Emerald (1869)
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Service History


The wooden two masted schooner barge Emerald was built as a schooner in Saginaw, Michigan in 1869. Approximate value as of 1874/1875: $6,000 and rated B2.

1882: Rebuilt

November 17,1886: The Emerald was a consort (along with three other barges) of the propeller Chief Justice Field, each loaded with coal and bound for Milwaukee, coming from Toledo. While the vessels were opposite the Sturgeon Bay Ship Canal, a storm came up and one of the barges, the Dickinson, developed serious leaks and her towline parted. When near Kewaunee, Wisconsin the barge struck a rock and foundered--with three lives lost. In the mean time, the other barges, the Emerald, Lillie May, and Bissell, anchored offshore. The Emerald cut loose her anchor because she was leaking badly and drifted toward shore hitting bottom. Five of the crew members drown when their yawl boat capsized near shore in the breakers.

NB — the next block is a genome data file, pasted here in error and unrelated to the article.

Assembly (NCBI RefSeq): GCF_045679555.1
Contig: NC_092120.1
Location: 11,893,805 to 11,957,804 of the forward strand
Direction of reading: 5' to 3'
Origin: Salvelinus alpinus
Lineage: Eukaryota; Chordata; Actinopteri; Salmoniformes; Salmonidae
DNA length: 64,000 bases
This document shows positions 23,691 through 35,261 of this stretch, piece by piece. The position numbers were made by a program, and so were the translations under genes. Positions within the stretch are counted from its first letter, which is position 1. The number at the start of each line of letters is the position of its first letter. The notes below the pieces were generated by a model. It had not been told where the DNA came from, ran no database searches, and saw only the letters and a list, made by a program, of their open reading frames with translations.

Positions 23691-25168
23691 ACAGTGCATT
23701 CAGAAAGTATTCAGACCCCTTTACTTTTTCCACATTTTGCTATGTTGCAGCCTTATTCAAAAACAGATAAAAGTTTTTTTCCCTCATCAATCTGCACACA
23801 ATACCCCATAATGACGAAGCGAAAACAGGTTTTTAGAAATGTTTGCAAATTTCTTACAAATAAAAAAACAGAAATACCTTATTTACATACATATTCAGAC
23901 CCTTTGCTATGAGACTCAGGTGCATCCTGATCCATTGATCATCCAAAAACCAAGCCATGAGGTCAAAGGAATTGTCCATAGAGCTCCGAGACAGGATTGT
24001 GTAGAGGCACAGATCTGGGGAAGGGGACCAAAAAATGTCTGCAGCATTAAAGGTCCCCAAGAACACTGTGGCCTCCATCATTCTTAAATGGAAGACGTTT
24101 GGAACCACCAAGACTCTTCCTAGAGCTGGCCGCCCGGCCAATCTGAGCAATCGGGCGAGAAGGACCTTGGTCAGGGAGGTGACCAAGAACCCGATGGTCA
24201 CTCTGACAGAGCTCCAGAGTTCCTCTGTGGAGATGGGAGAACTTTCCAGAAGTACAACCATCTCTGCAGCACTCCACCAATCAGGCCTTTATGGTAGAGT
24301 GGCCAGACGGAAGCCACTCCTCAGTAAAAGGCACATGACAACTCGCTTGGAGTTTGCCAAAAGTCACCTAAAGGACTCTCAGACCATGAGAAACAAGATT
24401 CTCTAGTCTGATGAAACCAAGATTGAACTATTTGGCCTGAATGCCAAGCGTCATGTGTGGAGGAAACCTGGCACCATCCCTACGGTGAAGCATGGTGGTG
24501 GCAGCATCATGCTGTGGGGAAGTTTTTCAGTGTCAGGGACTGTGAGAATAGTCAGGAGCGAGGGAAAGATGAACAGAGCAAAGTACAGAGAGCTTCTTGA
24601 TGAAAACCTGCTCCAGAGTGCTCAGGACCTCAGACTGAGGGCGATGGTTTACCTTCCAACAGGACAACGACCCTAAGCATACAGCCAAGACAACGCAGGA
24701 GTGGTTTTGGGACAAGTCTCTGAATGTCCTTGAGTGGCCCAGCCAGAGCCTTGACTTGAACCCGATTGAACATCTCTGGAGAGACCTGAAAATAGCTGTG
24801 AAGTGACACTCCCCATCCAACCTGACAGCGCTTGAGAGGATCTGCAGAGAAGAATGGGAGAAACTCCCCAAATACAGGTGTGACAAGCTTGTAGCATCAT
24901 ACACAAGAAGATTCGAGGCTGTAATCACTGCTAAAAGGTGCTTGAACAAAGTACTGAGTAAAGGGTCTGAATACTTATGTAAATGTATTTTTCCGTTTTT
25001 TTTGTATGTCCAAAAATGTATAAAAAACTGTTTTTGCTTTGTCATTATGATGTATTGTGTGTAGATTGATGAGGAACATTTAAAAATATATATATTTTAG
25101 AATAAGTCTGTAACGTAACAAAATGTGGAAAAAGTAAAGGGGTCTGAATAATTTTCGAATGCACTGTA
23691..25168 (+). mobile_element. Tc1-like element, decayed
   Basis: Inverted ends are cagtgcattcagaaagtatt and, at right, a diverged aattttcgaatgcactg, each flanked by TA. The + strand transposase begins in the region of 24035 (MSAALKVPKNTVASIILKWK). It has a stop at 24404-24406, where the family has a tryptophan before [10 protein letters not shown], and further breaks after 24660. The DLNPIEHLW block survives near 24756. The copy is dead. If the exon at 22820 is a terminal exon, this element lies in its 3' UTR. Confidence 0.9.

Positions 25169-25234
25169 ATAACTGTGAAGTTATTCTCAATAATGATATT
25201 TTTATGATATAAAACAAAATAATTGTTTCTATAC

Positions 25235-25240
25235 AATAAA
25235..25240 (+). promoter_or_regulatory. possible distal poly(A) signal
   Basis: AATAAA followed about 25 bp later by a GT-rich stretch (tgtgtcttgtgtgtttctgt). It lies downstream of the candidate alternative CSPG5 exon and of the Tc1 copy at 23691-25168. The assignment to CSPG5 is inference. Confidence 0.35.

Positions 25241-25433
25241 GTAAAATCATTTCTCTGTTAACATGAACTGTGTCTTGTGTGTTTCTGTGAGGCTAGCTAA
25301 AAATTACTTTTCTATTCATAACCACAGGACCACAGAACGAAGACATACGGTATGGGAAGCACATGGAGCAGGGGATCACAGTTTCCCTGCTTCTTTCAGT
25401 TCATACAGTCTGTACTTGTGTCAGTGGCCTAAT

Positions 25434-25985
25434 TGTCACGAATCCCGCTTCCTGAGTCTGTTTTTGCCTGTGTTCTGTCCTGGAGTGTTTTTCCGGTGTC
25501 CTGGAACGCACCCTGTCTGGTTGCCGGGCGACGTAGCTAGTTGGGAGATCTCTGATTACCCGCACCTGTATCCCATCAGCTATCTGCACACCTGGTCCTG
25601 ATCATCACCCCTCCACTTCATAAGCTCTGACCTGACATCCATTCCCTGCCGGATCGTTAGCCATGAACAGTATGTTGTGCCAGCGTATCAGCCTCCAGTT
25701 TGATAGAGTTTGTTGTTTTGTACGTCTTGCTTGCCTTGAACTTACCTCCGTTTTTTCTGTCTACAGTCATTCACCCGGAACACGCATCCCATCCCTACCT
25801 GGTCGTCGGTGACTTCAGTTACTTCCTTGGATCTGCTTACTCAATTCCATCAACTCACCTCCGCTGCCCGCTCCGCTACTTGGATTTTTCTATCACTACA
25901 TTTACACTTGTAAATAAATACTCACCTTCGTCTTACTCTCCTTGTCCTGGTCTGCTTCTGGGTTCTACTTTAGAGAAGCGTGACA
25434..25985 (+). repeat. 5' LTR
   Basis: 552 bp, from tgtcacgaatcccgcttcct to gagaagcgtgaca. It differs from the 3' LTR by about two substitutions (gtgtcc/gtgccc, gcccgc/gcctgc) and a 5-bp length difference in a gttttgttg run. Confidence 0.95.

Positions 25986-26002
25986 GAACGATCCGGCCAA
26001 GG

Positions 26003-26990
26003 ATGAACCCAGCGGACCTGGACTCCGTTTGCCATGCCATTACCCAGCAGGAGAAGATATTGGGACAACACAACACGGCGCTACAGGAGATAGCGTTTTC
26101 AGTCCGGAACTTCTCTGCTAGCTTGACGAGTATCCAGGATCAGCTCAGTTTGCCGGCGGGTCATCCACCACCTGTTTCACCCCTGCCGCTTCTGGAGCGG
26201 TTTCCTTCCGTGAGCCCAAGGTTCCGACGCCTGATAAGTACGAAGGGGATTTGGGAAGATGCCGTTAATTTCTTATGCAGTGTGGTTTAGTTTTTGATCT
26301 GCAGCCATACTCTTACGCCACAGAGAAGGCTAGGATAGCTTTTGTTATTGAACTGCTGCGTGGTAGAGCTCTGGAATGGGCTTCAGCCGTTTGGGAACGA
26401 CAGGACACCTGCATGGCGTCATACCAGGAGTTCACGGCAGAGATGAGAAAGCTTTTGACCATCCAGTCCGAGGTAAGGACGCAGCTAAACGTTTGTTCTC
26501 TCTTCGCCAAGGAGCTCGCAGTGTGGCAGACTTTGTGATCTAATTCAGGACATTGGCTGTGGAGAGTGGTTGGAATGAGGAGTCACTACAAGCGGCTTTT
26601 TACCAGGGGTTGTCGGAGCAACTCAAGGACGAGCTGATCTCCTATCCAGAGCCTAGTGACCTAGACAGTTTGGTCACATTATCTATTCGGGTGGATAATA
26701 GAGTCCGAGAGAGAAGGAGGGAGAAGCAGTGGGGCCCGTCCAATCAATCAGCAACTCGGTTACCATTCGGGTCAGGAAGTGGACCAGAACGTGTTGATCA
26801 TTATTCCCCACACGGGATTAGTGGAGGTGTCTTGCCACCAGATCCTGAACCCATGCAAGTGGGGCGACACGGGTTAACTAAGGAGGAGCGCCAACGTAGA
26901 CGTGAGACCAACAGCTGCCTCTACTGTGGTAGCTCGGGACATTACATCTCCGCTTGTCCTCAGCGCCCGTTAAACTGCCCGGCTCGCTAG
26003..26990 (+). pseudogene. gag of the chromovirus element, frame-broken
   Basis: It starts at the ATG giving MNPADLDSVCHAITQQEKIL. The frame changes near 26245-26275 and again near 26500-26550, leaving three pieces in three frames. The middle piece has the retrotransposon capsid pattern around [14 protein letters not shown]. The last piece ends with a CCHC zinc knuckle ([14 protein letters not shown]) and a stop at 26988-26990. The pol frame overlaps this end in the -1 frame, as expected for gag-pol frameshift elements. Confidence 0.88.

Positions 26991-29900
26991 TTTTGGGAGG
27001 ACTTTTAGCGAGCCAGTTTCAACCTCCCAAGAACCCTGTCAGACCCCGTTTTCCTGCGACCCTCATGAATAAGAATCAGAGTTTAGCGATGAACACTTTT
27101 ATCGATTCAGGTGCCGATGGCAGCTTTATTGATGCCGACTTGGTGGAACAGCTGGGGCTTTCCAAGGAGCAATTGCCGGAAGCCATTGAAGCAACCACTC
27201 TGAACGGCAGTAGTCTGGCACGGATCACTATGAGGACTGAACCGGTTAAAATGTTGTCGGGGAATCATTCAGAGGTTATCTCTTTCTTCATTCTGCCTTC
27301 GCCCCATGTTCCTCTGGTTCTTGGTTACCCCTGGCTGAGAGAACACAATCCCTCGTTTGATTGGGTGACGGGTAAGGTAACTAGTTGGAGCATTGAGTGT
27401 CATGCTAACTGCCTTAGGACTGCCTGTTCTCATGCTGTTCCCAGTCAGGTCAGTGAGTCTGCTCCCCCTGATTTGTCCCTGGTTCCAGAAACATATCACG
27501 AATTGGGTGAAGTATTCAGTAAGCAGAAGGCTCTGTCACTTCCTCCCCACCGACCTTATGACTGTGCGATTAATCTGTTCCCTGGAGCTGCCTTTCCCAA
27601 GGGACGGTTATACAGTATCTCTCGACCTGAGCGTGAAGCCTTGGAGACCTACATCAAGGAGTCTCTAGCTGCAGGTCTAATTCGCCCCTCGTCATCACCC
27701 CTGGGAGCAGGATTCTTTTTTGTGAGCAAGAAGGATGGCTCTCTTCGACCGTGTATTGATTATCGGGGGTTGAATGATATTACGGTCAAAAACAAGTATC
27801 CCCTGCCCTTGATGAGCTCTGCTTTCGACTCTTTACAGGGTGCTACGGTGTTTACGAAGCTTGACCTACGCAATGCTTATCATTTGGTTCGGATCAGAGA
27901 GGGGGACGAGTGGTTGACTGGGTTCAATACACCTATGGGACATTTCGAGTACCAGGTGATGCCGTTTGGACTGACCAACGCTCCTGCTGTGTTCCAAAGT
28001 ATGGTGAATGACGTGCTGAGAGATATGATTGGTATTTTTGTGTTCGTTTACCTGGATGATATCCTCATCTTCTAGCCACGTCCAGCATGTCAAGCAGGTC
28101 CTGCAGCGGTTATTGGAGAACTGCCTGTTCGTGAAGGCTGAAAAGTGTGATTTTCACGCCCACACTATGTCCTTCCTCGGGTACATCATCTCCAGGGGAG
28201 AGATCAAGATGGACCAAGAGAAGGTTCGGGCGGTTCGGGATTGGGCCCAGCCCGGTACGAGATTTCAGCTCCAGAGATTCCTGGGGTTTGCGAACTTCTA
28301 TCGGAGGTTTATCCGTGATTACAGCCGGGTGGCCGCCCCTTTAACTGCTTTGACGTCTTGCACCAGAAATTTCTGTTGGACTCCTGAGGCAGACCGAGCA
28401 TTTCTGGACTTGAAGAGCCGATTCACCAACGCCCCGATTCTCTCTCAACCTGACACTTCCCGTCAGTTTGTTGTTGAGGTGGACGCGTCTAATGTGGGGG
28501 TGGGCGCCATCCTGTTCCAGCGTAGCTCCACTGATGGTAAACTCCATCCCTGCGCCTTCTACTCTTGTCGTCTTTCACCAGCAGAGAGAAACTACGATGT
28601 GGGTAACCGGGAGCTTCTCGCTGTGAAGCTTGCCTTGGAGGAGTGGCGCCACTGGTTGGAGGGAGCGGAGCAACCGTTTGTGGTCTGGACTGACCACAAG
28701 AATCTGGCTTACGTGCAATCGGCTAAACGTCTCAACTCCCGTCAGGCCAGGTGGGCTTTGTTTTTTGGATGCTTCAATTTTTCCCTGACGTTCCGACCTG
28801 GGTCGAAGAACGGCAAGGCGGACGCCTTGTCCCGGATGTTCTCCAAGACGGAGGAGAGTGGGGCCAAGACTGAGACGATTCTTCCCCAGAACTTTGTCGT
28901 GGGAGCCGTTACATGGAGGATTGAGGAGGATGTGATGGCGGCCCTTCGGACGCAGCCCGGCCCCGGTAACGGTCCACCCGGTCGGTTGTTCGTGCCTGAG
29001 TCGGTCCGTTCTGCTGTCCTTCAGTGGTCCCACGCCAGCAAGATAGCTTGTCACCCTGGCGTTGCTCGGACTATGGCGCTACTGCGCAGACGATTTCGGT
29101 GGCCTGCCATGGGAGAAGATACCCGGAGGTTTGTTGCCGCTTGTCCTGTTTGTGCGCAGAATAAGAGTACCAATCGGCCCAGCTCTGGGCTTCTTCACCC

Spring 1887: The wreck of the Emerald was purchased, raised, and repaired. The vessel continued in service for Leathem & Smith until 1899 when the upper works were removed and she became a stone barge for the quarry. "Messrs. Leathem and Smith of Sturgeon Bay, came here on the tug Nelson last Sunday for the purpose of inspecting the barge Emerald on the beach at this place with a view to purchasing the same and taking her off the beach...."

1903: After a few more years of service, the Emerald was in such poor shape that she was left in Sturgeon Bay's boneyard along with two other schooners, Kate Hinchman and Bay State , to become submerged cribs.
Final Voyage


October 29, 1903 the remaining hull of the Emerald was reactivated one more time. Escorted by the tug John Leathem, the leaking Emerald was loaded with stone and was taken in tow headed for Ludington, Michigan. The hull was leaking so badly that by mid-Lake Michigan the crew signaled to be taken off by the John Leathem. Minutes later the barge rolled over dumping her cargo and was abandoned mid-lake. The following day the Vega reported seeing what appeared to be the upside down Emerald floating 35 miles off of Frankfort, Michigan.
 
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